In any event, Joseph lived in this house for 42 years until the current owners purchased it. The exterior (which is in excellent shape) features a slight butterfly roof reminiscent of Mario Bianculli’s modernist home in Chattanooga, Tennessee. It’s wonderful to see this house still proudly sitting in stark contrast to the more traditional style homes surrounding it.

Tennessee Modernism: Fairhill by Cliff May

Structure: Stewart Henslee House (called “Fairhill”)
Location: Knoxville, Tennessee
Architect: Cliff May
Date: 1949
Story: In the early 1940s, a Knoxville, Tennessee furniture salesman (Stewart Henslee) joined up with the Navy. He was stationed at Naval Base Coronado (NBC), a base that sits on the island of Coronado, California (an island just off the coast of San Diego, California). While stationed there, he met + fell in love with one of the Coronado residents, Miss Marjorie Walbridge. In 1942, the two of them were married on the West Coast.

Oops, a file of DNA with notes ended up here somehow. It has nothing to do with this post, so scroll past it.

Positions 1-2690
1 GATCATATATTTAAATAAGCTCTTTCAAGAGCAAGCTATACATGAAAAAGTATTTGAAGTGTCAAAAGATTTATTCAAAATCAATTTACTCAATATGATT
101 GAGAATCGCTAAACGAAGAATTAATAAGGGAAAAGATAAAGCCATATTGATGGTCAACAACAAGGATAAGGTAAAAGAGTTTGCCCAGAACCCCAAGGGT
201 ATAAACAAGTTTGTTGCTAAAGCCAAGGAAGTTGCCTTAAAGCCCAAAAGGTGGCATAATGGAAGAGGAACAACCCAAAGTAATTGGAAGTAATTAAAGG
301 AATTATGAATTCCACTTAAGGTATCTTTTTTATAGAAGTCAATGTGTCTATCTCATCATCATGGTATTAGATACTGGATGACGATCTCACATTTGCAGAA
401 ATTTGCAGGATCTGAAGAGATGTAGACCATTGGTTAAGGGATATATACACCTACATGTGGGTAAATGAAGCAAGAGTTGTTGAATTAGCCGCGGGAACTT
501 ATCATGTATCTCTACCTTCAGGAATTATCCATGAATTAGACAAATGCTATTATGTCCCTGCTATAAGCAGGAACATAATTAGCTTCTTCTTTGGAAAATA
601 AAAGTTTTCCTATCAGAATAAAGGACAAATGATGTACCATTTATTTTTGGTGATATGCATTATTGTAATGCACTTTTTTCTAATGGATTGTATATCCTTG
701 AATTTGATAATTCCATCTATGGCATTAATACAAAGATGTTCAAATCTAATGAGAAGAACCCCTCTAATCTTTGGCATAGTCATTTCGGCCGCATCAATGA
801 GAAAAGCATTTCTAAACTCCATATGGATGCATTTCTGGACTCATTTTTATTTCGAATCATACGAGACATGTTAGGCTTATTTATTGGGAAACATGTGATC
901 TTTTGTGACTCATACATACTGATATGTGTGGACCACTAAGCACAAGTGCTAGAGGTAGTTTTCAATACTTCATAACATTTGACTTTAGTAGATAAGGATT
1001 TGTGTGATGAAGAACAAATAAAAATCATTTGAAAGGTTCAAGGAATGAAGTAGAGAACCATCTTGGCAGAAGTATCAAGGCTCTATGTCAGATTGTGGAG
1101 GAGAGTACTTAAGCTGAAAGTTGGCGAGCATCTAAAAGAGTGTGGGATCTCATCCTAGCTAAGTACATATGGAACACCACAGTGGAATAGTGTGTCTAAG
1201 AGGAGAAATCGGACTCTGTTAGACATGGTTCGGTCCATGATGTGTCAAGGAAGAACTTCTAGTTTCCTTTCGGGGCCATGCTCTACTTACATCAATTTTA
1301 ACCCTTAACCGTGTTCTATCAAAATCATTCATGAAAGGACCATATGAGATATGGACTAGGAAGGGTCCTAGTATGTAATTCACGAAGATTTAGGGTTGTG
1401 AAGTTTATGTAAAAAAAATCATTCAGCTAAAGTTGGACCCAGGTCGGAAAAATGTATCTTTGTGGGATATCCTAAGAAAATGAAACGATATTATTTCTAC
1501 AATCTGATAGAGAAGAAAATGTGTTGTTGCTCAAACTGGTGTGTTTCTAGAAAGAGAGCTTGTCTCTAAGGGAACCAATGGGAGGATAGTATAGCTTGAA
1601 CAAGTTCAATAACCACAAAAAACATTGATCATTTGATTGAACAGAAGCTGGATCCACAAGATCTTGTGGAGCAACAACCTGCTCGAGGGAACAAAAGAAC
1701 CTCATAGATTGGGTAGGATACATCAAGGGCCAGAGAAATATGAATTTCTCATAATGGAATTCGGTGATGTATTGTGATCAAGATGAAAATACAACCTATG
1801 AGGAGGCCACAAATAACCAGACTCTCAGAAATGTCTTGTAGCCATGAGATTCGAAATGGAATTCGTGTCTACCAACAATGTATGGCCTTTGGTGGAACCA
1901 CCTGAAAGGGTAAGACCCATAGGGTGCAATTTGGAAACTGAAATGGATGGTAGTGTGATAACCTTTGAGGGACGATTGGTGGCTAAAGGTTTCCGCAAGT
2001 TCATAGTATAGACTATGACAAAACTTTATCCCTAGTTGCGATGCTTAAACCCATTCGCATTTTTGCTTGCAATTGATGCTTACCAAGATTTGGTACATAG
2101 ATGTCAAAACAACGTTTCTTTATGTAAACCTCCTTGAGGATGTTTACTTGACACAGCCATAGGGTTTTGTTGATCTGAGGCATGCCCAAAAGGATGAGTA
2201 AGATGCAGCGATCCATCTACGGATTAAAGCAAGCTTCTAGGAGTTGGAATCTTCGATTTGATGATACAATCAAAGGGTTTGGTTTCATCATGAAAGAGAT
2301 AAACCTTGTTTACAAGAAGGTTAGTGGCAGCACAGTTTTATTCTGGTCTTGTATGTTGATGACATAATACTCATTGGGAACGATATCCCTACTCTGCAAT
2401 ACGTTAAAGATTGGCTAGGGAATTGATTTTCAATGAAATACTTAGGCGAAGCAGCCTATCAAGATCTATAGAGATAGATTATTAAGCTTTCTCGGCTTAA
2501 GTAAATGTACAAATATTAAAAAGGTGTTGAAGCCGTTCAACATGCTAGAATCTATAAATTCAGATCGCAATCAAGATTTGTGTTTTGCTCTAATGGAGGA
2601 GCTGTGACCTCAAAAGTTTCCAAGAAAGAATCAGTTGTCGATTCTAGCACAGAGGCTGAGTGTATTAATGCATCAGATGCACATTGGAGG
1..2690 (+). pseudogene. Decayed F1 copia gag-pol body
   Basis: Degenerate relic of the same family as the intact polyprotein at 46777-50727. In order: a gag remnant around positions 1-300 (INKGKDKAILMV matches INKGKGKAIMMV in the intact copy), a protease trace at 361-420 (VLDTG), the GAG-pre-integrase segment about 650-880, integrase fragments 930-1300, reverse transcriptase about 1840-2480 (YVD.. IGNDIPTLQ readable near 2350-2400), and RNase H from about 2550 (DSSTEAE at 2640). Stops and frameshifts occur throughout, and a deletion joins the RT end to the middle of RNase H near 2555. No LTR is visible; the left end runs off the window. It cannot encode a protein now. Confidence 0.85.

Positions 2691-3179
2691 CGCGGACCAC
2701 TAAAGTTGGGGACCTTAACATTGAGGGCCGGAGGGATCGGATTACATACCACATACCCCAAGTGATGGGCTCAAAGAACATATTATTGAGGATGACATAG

Two years later (1944), Stewart and Marjorie purchased 384 acres of property that formerly belonged to R.L. Sterchi. The land, out in West Knoxville, was extremely rural and came with a 40-acre lake.

Stewart Henslee (left) holds young Marjorie, Marjorie Henslee (right) holds Stewart Jr

Now, since Marjorie was from Southern California, she was quite taken with the styles of architecture that were native to her home state. Styles that evoked the old ranches that used to dot the arid California land. Stewart was amenable towards the style as well, having been stationed in California for some time. So the couple commissioned up-and-coming California architect Cliff May to customize one of his designs for them. If you’re not familiar with Cliff May, here’s a great primer on him. Cliff May was known for designing California ranch-style houses, so it only seemed right that the Henslee’s had him alter one of his California ranch-style plans for their new Knoxville residence.